There is a similar deferral rule for OID (original issue discount) that arises from the modification of the original debt instrument or an actual or deemed debt for debt exchange. This rule requires otherwise deductible OID accruing prior to the first year in which the deferred COD income is required to be included in the taxpayer's income to be to be deferred and deducted ratably over the same five year period in which the deferred COD income is includible. To the extent the OID exceeds the amount of deferred COD income, such excess is not subject to the deferral. Any deferred OID deductions will be accelerated as a result of the occurrence of the same events that cause the deferred CODI to be accelerated. These OID deferral rules do not affect the holder's timing of recognition of OID on such debt instrument.

Special Partnership Rules

There are special rules that apply to partnerships and other pass through entities. The deferral election is made at the entity level and the sale, exchange or redemption of an interest in the entity will cause the acceleration of the COD income allocated to the holder of such interest. Where the borrower is a partnership, the COD income that is subject to the deferral election is allocated in accordance with Section 704 to the partners who were in the partnership immediately before the reacquisition that triggered the COD income. To the extent a decrease in a partner's share of partnership liabilities as a result of the reacquisition would cause a partner to recognize gain under Section 731, such decrease will be deferred until the deferred COD income is included in income and only to the extent of the amount of the deferred COD income.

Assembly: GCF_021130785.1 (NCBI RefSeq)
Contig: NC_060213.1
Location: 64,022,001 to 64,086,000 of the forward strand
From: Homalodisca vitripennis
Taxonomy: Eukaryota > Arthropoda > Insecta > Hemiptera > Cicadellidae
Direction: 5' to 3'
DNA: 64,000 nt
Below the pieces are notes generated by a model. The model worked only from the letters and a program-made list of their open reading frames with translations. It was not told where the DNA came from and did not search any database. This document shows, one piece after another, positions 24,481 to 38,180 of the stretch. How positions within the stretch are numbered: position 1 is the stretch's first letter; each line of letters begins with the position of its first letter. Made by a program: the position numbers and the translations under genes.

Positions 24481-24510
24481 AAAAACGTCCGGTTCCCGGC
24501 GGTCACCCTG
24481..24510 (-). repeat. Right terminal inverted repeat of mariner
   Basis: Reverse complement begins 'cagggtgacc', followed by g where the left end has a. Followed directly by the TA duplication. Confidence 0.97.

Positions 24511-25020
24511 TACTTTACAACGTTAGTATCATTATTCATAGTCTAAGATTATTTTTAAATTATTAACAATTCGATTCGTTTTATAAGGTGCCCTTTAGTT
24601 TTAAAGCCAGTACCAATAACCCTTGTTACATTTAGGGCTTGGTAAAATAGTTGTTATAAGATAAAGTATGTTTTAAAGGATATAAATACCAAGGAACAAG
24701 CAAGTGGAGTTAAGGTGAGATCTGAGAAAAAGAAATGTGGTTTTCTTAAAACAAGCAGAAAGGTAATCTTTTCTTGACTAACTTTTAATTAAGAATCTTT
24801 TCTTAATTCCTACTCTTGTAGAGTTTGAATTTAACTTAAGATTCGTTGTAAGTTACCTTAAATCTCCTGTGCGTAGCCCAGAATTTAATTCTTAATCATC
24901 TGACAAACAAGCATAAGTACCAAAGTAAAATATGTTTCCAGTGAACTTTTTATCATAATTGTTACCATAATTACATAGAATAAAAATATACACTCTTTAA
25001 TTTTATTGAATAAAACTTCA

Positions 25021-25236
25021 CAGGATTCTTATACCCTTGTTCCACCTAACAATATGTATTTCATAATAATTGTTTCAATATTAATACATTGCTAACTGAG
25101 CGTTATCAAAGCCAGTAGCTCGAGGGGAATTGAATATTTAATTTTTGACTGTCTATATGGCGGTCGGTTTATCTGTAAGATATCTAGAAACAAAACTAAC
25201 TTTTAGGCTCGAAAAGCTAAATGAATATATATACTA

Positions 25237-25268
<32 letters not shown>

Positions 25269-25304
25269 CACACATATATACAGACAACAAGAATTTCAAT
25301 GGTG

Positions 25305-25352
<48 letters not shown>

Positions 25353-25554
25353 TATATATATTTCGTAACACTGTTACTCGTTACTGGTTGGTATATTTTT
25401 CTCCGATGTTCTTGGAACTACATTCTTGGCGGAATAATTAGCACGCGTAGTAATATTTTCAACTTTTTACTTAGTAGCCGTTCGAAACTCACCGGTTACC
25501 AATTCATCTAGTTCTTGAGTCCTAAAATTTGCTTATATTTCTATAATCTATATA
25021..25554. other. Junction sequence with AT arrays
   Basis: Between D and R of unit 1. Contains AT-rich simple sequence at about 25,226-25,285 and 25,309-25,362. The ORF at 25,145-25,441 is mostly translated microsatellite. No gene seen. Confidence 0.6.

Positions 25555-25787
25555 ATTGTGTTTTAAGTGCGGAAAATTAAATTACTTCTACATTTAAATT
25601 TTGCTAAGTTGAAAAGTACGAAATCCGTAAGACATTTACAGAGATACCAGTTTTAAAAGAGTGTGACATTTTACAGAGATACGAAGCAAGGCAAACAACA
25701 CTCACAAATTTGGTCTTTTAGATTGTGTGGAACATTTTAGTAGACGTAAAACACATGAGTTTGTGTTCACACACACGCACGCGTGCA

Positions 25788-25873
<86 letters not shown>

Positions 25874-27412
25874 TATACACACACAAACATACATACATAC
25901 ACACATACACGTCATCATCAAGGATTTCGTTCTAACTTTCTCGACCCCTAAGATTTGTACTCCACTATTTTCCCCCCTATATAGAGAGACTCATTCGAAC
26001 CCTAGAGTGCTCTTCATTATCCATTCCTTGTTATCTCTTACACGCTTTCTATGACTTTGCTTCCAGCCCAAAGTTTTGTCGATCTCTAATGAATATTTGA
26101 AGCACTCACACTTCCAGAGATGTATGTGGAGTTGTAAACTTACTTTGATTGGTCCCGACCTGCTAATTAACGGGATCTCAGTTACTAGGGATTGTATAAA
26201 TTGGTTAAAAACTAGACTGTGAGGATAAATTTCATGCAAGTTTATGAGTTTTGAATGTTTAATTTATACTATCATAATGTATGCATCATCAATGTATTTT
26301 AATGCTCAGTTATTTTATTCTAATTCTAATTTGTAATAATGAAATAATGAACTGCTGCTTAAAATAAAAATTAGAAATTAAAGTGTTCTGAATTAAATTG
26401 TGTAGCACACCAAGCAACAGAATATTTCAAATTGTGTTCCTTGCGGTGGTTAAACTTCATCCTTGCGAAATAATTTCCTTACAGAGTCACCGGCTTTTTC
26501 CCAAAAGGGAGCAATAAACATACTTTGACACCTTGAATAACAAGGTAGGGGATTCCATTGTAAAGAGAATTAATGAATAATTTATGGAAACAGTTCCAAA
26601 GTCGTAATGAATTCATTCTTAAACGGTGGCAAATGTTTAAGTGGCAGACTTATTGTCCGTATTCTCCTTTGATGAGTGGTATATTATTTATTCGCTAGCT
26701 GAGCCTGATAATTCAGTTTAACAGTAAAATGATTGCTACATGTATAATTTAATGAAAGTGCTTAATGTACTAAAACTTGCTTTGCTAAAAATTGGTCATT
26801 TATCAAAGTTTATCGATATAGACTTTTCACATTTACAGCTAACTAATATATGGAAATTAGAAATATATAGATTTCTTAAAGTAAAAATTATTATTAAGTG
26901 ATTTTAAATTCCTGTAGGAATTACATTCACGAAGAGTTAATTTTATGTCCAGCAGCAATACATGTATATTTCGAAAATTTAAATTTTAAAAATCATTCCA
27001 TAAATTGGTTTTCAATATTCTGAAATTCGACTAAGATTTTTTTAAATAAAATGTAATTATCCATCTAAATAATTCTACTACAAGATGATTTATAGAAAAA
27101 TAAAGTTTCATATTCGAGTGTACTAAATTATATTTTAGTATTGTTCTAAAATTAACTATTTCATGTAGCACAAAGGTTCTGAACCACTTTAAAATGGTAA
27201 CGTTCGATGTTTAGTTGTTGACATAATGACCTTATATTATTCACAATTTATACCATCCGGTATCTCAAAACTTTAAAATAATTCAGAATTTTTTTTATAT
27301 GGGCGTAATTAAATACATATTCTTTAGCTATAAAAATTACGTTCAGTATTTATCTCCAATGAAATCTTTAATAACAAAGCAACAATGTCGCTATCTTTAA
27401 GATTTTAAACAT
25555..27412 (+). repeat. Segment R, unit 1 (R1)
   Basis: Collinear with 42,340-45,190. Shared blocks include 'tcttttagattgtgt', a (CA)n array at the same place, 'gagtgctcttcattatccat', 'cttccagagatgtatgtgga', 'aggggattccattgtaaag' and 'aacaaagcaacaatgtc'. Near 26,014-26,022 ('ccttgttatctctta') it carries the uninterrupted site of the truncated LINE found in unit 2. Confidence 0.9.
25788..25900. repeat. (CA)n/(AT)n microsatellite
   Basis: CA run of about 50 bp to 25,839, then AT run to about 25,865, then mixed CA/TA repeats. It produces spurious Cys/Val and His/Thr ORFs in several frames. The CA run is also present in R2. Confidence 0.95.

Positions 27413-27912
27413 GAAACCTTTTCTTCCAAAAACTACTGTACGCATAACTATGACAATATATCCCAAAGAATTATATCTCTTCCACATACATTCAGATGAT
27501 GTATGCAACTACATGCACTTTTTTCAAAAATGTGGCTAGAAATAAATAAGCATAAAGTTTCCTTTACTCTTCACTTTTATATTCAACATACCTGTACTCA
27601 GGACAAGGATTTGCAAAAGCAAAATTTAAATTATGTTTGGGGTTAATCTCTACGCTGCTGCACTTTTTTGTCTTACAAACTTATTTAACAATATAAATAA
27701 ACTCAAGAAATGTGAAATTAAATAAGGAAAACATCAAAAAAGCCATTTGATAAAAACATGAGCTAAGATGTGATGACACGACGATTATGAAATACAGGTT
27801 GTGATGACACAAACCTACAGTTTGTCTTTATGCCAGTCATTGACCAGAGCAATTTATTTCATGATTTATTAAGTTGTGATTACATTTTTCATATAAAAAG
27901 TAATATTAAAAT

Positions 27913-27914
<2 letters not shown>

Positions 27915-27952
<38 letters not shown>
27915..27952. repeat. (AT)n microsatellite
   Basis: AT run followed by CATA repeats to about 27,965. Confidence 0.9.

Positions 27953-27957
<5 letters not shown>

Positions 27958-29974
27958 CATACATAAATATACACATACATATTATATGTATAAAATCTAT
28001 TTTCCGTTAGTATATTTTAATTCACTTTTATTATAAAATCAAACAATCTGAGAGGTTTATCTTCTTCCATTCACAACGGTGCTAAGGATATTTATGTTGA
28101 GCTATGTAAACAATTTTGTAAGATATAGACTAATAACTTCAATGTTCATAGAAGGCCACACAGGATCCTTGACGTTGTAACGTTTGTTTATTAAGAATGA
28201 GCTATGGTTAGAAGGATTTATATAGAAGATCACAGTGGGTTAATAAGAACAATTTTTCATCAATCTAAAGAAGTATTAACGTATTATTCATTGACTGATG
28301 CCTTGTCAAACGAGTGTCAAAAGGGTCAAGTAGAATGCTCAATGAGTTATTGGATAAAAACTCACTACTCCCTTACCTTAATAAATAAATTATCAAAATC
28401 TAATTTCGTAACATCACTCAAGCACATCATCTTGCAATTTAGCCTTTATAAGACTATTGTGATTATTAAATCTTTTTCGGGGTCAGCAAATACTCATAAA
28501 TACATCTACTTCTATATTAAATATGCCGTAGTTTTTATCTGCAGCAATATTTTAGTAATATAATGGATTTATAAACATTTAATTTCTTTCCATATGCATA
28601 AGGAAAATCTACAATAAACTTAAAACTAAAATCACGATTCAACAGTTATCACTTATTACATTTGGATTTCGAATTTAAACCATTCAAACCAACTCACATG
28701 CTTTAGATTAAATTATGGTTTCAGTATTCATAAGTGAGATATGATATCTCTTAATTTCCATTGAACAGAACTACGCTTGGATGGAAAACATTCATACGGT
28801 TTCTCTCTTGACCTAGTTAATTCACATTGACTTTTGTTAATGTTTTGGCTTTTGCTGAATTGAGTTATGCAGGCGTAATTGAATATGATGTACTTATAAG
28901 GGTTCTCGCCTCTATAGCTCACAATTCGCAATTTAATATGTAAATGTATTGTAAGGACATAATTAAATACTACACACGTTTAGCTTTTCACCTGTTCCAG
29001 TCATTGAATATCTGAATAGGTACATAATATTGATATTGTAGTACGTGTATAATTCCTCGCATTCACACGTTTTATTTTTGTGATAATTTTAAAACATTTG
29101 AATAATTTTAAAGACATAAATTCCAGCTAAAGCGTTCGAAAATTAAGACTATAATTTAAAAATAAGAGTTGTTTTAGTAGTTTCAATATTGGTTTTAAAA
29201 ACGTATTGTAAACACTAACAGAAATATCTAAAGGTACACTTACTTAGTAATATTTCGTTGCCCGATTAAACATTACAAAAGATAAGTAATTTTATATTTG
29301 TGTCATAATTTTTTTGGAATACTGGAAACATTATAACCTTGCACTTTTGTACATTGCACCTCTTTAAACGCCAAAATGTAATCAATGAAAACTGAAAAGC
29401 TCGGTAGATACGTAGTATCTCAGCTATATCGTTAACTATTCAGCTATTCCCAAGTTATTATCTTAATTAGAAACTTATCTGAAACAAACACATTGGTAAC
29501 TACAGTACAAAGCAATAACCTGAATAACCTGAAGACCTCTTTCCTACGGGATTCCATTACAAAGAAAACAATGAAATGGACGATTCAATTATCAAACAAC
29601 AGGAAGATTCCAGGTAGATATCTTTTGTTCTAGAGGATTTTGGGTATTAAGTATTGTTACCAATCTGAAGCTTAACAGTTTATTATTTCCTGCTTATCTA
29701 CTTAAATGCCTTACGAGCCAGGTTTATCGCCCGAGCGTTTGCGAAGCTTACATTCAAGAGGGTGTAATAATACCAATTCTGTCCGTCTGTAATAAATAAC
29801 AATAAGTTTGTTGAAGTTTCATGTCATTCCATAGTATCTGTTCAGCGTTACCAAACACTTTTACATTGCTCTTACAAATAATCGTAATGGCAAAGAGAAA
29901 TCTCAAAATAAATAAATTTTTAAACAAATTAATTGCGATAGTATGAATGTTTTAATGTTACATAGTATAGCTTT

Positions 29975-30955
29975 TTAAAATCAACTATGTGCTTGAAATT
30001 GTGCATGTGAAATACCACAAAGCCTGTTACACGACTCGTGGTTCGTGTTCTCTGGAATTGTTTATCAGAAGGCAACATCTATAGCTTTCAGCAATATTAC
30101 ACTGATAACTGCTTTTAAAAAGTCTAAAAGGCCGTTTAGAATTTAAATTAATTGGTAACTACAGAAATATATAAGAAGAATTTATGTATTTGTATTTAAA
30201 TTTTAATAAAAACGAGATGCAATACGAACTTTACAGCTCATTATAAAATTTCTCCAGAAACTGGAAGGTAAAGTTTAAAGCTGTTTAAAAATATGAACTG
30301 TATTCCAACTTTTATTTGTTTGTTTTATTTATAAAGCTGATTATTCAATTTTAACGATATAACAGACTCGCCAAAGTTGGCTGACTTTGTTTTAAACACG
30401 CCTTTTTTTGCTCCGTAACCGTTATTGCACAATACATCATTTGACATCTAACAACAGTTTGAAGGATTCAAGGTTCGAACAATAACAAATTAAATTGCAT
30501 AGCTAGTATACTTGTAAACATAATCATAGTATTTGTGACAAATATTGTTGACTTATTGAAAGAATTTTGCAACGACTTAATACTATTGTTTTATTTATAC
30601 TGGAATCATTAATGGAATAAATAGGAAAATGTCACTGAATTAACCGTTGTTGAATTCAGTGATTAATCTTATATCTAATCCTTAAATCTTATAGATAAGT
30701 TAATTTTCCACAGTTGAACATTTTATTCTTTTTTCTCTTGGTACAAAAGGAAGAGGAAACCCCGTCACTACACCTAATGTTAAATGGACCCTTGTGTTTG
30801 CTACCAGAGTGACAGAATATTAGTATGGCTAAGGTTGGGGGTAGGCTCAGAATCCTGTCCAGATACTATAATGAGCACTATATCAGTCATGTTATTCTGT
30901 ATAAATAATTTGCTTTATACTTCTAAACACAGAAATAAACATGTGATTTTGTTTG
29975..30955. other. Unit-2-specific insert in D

Suspension of AHYDO Rules

The Act also amended the AHYDO rules to suspend the interest deferral and interest disallowance for AHYDO debt issued on or after September 1, 2008 and before January 1, 2010 for previously outstanding non-AHYDO debt. The rules suspended are that interest on AHYDO debt is deductible only when paid in cash and if the yield on the AHYDO debt exceeds the applicable federal rate plus five percentage points, the OID attributable to such excess yield is nondeductible by the issuer. The Treasury has the authority to extend the suspension, if necessary.

Conclusion

Whether a debtor elects the deferral of COD income may depend upon the tax attributes of the debtor. The exclusions under the Code require the reduction of the tax attributes of the debtor and therefore, may be more attractive to a debtor without tax attributes. The deferral election may however be more attractive to a debtor who has tax attributes that would be reduced under one of the statutory exclusions.

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Thomas R. Wechter, J.D., L.L.M., is partner at Schiff Hardin LLP and concentrates his practice in the area of tax planning for individuals, corporations and partnerships and also handles matters involving tax controversies. Wechter has a LL.M. degree in Tax from New York University.